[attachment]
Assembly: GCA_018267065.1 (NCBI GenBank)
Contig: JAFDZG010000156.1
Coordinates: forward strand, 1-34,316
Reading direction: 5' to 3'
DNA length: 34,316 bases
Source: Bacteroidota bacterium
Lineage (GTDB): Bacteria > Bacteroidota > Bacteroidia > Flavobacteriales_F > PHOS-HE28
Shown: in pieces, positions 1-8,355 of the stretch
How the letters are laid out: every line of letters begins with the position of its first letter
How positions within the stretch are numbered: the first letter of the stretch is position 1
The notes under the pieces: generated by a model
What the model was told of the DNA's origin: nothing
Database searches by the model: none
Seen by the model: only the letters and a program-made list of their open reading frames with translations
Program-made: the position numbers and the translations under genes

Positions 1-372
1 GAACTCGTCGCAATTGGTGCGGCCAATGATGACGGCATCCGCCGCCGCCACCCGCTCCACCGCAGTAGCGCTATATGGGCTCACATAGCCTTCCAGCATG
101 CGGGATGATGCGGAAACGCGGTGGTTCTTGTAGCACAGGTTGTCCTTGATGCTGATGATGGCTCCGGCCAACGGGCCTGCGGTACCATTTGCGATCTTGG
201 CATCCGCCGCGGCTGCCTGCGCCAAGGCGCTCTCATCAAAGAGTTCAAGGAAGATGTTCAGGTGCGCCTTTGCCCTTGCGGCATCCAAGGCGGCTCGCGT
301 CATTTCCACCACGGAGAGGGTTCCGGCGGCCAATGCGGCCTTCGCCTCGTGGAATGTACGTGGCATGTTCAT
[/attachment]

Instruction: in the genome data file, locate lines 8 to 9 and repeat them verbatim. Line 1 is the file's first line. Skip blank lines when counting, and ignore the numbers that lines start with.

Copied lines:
Shown: in pieces, positions 1-8,355 of the stretch
How the letters are laid out: every line of letters begins with the position of its first letter